Can You Quilt with a Regular Sewing Machine

Can You Quilt with a Regular Sewing Machine?

Quilting with a machine can be tricky at first, but it is still a good way to quilt if you don’t have a quilting machine. It can seem a bit daunting to do, and you may find yourself asking: can you quilt with a regular sewing machine? There are two ways to quilt with a sewing machine: you can either do a straight line or free motion quilting. Straight line quilting is good for creating stitches in a straight line or with slight curves, while free motion quilting is more open and allows for sharper turns. Below you will find some tips for quilting on a sewing machine using both of these methods.

Tips for quilting on a sewing machine

Tips for quilting on a sewing machine
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Start small

You will want to start with a project no larger than 50 inches when starting out. Starting off too ambitiously can be overwhelming and more complex than you may be ready for. You will also want to avoid a tiny project so you won’t have the worry of your fingers near the needle. This will help to prevent injuries by keeping your hands a safe distance from the needle.

Drop your feed dogs

Feed dogs are the small teeth under the plate that feed the fabric through into the needle area. You do not want the feed dogs moving while quilting because it will prevent you from being in control of your fabric. If you have trouble stopping the feed dogs, you can also opt for changing the stitch length to 0. This is similar to putting buttons on, you don’t want the fabric to move while you do it. 

Simple Design 

You don’t want to start with anything too difficult that will frustrate you. For example, designs where you need to cross lines multiple times will be tricky until you get the hang of things. If you do decide to tackle a tough design that requires you to cross lines, I would suggest adding a loop. You will also be able to learn how to control the length of the stitch and how to move the fabric.

Safety Pins

Safety pins are a great way to help you smooth out and hold the fabric together when getting started. It will give the quilt stiffness, assisting you as you quilt through the fabric. Once you become more advanced, you will find no pins to be the best solution. You won’t have to stop to unpin, but you will still need to stop to move the fabric around, just not as frequently.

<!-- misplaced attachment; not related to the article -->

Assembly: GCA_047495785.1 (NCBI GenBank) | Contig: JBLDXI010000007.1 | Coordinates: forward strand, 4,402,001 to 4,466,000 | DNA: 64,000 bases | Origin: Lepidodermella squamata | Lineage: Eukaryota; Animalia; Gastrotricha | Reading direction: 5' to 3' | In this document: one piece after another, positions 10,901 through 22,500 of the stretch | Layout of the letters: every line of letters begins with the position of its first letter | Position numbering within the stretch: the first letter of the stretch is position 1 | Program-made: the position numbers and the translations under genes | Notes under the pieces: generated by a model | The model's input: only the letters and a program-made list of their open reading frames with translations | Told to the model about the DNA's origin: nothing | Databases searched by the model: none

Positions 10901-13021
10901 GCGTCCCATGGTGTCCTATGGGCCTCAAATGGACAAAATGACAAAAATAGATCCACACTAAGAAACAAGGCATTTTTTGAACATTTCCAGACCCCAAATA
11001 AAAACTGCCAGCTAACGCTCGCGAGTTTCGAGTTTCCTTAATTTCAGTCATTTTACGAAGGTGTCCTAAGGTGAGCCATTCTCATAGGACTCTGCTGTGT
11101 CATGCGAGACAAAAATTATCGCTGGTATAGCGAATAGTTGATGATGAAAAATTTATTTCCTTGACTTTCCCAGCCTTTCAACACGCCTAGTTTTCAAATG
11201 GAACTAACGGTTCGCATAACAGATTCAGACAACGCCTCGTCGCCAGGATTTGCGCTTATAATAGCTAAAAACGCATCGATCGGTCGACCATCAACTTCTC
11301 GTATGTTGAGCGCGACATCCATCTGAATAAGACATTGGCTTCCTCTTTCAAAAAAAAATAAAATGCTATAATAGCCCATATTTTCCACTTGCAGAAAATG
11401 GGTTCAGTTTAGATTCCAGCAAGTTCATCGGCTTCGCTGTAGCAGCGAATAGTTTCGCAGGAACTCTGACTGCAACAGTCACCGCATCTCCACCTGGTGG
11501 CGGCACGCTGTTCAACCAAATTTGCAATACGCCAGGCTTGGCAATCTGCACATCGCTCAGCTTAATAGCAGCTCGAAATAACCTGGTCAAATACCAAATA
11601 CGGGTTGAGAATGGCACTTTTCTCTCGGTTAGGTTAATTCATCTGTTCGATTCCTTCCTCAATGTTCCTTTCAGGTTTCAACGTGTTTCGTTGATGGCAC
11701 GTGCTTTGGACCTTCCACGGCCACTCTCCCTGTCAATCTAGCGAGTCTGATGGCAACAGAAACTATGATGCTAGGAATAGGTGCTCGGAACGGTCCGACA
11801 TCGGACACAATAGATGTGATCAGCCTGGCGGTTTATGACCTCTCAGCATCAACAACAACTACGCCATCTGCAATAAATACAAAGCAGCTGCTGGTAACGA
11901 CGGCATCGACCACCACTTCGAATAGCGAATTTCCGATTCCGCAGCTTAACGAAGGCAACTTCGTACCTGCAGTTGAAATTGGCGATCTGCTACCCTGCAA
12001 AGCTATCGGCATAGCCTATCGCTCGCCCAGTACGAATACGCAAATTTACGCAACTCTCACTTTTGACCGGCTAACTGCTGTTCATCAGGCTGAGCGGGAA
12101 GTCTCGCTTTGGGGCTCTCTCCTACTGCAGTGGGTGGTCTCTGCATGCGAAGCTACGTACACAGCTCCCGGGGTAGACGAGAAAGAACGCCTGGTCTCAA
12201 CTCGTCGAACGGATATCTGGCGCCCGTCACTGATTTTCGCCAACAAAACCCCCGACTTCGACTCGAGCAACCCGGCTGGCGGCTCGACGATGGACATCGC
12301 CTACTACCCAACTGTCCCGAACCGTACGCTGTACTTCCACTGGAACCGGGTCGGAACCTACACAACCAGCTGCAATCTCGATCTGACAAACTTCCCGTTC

Free Motion Quilting

Things you need for free-motion quilting:

  • First you will need to lower the feed dogs or remove the feed dogs so the quilter can be in control of the quilt sandwich as it is guided through the machine.
  • The stitch length is determined by how fast the sewing machine is run.
  • You will need a free motion foot, also known as a darning foot, or a foot similar to that.

Cover the feed dogs

If you can’t remove the feed dogs, you will want to cover them. A popular way to cover them is with a supreme slider. A supreme slider is a special material made of plastic that temporarily covers the feed dog on your machine. The supreme slider will also help your fabric move along its slippery surface as you quilt. You will then want to change the stitch length to 0. Some machines even work better with this technique. 

Free Motion Foot 

A free motion foot lifts and lowers so that there is less movement of the fabric while quilting. This is important in quilting to make sure your fabric stays in place when you need it to. 

Straight Line Quilting

Straight line quilting on a sewing machine is done by using a regular presser foot and walking foot. The walking foot grips the top of the quilt and guides it through the machine at the same speed as the back of the quilt which is moved by the feed dogs. While the quilt is guided through the machine, the layers of the quilt (quilt sandwich) are kept from shifting apart while the quilt is sewn. The walking foot allows for slight curves, but if you desire sharper curves you will need to do free motion quilting.

Can You Quilt with a Regular Sewing Machine?

I hope this answers your question of “can you quilt with a regular sewing machine” or not. Put simply, the answer is yes, but it can be tricky to pull off. Depending on your project, it can be done with straight line quilting or with free motion quilting on a sewing machine. While straight line quilting is great for projects with little to no bending, free motion quilting allows the sewer more range over what kind of turns they can do. Remember all of the tips and tricks listed above to adjust accordingly for what is best for you.

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